The news broke earlier this week that Brandon Routh, who currently plays Ray Palmer a.k.a. The Atom on the CW’s Legends of Tomorrow, would be reprising the role of Superman for the upcoming Arrowverse crossover “Crisis on Infinite Earths.” But the question remained…would he be playing the same version of Superman that he played on the big screen in 2006’s Superman Returns? Apparently not, according to the Arrowverse panel at San Diego Comic-Con on Saturday.
“Well, I spoke to WB, we actually discovered this last year on last year’s crossover: Every time they have a costume, they basically put it in their archives. And they don’t like to let it out,” executive producer Marc Guggenheim said at the panel. “So we won’t be able to use your original costume. We’re still figuring it out. We’ll dress you in something, obviously. If you have any ideas, we’re all ears.”
At that point, Routh exclaimed, “I have an idea!” and opened his button-down shirt, revealing a Superman T-shirt beneath. But this one replaces the traditional yellow in the Superman “S” with black, which comic fans will recognize as the logo of the Superman from Mark Waid and Alex Ross’ classic comic Kingdom Come.
“I think we’re going to do that!” Guggenheim said.
Kingdom Come is a story set in the far future, when Superman has gotten gray in the temples and is facing competition from a younger, more violent generation of superheroes. It was originally a self-contained story, but in 2008 Ross and writer Geoff Johns brought the Kingdom Come version of Superman into the pages of Justice Society of America, where he interacted with mainstream DC superheroes from the mainstream continuity. Looks like he’ll soon come face to face with the Arrowverse characters, and the version of Superman that Tyler Hoechlin plays in those shows. Infinite Earths means infinite Supermen, after all.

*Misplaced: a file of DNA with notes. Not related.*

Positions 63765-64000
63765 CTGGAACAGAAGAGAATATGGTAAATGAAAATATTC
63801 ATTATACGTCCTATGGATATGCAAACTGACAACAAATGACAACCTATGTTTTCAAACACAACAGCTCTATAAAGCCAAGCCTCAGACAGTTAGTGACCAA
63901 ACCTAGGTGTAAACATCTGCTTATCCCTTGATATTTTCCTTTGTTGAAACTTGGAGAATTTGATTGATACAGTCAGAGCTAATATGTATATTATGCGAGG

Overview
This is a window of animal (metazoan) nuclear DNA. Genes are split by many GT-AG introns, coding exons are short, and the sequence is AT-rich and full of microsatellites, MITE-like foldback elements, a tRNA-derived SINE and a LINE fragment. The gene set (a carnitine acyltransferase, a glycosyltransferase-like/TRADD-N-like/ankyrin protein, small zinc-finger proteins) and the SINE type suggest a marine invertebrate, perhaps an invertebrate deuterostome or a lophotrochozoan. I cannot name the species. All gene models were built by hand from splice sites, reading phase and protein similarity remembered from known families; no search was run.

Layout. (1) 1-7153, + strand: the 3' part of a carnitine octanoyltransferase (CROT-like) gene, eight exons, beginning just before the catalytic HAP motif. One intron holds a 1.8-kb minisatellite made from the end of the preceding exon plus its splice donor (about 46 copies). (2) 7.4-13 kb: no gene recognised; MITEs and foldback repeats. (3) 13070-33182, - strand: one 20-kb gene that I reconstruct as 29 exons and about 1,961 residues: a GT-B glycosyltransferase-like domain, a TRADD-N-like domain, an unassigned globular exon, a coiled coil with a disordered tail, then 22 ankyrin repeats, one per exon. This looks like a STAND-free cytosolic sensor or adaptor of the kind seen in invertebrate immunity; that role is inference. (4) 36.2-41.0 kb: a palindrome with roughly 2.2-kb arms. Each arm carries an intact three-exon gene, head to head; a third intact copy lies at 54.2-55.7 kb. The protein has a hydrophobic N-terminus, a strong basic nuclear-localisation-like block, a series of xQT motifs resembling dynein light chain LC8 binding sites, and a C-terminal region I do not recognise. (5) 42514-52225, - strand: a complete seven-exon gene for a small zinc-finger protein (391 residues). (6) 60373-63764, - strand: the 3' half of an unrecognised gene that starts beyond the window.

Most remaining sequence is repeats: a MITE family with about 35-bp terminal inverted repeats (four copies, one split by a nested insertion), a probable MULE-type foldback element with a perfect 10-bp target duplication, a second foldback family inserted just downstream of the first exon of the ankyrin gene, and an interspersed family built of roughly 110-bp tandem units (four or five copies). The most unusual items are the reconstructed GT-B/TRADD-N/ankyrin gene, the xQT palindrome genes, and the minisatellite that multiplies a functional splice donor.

“It’s an opportunity for me to kind of say hello and goodbye to the character in a way I didn’t get to the first time,” Routh told EW earlier during Comic-Con weekend. “Being a young individual of 24, 25, I thought, ‘Oh, I’m going to do this for years and make multiple movies.’ And that, of course, didn’t happen. I’m just very honored to be able to do this one last time.”
Watch the video with Routh above.
—With reporting from Mary Sollosi
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